This exhibition is evidence of Alison’s intense curiosity about the natural world. She spends hours seeking tiny plants and animals out on the shore or in the woods, and observes some under the microscope. She uses paint to express her deep affection for these little components of biological diversity, and to share a largely unnoticed part of our world. See more at

 Artist Bio:
Alison C. Dibble, Ph.D., of Brooklin ran a consulting firm (Stewards LLC) and was employed on the faculty of the University of Maine in Orono where she taught and researched forest ecology and native bees. She retired in 2020 to pursue her interests in painting, fiction writing and songwriting.
Her earliest art instruction was with her mother, Barbara S. Coan, who studied at the Art Students League in New York, and had a loose bold style. When she was a teenager Alison attended the Boston Museum of Fine Art School summer program, and was accepted into their full time 4-year program, but chose instead to pursue a B.S. in English Literature with an Art minor. She started a family, then with her husband Keith’s gracious help, went to graduate school at the University of Maine and earned an M.S. in Botany and a Ph.D. in Plant Science.
Alison has been painting in oils since about 2008, when she took classes with Louise Bourne (Sedgwick). Since then she has had instruction from other fine Maine artists including Marsha Donahue (Millinocket), Frank Sullivan (Littleton), Jerry Rose (Sedgwick), and Olena Babak (Hartland). She benefited from 2-day workshops taught by Donald Demers (Boothbay), and by Tom Curry (Brooklin). Alison likes to surprise herself every time she picks up the brush, and paints a wide range of subjects. She gets particular pleasure from painting landscapes outdoors year round, sometimes on snow shoes.

Six paintings on display at the library until October 2nd- but on our website into October!

Microscape I
Liverwort Blasia pusilla
Alison C. Dibble

Microscape I by Alison C. Dibble
“These tiny plants (less than 2 inches across) can be found in early autumn in the middle of my driveway, in a low spot. Elsewhere I have seen them at the side wall of a vehicle rut in a peaty blueberry field. A dark green color is indicative of the presence of blue-green algae. The odd little bottle-like structures are where the gemmae, or tiny star-like clones (see a few at the edge of leaf in upper left), are borne. I could not make this up!”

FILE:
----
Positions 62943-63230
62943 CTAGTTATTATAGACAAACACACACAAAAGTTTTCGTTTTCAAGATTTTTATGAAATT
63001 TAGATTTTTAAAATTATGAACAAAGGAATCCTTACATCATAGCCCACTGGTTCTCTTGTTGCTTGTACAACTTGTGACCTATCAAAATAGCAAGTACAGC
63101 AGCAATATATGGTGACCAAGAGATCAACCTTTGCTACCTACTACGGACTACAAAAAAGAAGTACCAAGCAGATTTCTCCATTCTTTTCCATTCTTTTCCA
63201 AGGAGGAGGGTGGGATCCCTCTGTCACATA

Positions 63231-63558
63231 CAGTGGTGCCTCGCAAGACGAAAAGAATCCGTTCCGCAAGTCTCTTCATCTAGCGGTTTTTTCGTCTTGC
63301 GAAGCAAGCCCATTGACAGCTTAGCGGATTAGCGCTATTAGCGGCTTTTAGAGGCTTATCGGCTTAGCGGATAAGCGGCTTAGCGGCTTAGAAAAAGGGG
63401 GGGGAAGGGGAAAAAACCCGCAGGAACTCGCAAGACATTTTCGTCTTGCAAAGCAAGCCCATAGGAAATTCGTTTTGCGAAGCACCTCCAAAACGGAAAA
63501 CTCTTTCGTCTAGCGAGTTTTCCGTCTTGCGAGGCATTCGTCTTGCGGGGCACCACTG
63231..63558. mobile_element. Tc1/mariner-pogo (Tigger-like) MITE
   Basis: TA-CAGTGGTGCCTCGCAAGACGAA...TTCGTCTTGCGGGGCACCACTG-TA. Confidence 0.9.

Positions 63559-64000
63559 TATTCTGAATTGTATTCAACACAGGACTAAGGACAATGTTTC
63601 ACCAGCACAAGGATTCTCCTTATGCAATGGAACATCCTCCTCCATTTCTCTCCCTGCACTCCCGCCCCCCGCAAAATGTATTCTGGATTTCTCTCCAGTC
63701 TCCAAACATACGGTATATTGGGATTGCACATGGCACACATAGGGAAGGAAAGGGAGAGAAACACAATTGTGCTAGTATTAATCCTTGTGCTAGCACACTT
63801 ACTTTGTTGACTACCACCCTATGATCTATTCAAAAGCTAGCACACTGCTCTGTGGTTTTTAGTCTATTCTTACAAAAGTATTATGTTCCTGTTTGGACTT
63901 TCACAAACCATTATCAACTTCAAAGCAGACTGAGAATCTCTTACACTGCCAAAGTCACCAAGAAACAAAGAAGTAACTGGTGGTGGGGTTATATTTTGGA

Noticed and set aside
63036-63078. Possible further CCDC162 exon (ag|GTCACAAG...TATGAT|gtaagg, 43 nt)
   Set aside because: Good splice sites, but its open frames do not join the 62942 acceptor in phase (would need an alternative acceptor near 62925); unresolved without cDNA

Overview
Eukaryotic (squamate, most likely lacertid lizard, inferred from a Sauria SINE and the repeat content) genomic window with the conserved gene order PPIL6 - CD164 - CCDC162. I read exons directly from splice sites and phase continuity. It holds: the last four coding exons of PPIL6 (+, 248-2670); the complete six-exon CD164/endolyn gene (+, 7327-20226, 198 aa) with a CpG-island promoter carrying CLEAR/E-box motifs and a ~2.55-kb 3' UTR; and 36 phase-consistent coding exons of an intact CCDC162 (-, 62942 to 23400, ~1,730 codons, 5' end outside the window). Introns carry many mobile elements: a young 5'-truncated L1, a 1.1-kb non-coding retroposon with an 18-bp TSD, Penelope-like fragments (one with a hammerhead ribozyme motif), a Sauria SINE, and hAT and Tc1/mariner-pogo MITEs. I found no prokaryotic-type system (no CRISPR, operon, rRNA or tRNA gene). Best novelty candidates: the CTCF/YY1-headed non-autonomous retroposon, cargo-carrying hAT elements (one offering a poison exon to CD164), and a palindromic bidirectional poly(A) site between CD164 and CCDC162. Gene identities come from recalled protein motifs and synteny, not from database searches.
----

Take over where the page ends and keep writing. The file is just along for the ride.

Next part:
Microscape II
Peristome teeth on the capsule of a moss and spores 
Alison C. Dibble
Oil on canvas, 24″x30″

Peristome teeth on the capsule of a moss and spores oil on canvas by Alison C Dibble
“Peristome teeth enable the moss capsule to be closed or open, depending on the air conditions. The spores are held inside until the teeth open, then they can be shed out into the breeze at the forest floor. Here we are looking through a wet mount in which a glass cover slip is over the plant material, which in turn is in a drop of water on a glass slide. The light comes through from the base of the microscope, and the magnification makes this perspective possible.”

Microscape III
Tortella tortuosa
in and out of focus
Alison C. Dibble
Oil on canvas, 24″x30″

Microscape of Tortella totuosa painting in oranges, yellow and grea
“The moss bears a capsule in which the spores are produced. Ahem! It is twisted (hence “tortuosa”) in the most engaging way. You could see it with a hand lens, but here I have two capsules under the microscope and only one is in focus.”

Microscape IV
Usnea strigosa, a lichen
Alison C. Dibble
Oil on canvas, 24″x30″

oil on canvas in greens and blues
We consider ourselves lucky to live here in Brooklin where we have clean air and moisture conditions that allow many lichen species to thrive. After a wind storm, we might come upon Usnea strigosa, a species of Old Man’s Beard, that blew down from the trunk and branches of hardwoods. The odd plate-like structures shown in this painting are the apothecia, in which the spores are produced.”


Microscape V
Marine worms
Sand builder worm (Sabellaria vulgaris)
and Coiled tubeworm (Spirorbis spirillus, S. borealis)
Alison C. Dibble
Oil on canvas, 24″x30″

Oil painting in blues and browns with yellow and orange accents
“I admit it’s a strange painting. Most people will not relate to it! But these amazing animals are in Brooklin shores, leading their lives. I felt so lucky to find them and eventually figure out what they were. Now and then at low tide I think to lift the rook weed to look under it for the Sand builder worm. I get excited every time I find one. I marvel that the worm can stick grains of sand together and make this delicate structure. Here the worm casing is empty and I have a light shining through it.”

Microscape VI
Bug-on-a-stick moss, Buxbaumia aphylla
Alison C. Dibble
Oil on canvas, 24″x30″

“Mosses are tiny plants. One of my favorites of all mosses is Bug-on-a-stick. It might be fairly rare, or not well understood. But I have found it at the shore of Salt Pond, and at the Blue Hill Country Club golf course, and over in Sedgewick too. The leaves have diappeared by the time the moss is big enough to notice (only about 1 inch tall!), with its single stalk and capsule. Here, I was shining a flashlight through it to reveal the enchanting translucent quality of the capsules. Best time to watch for this: autumn!”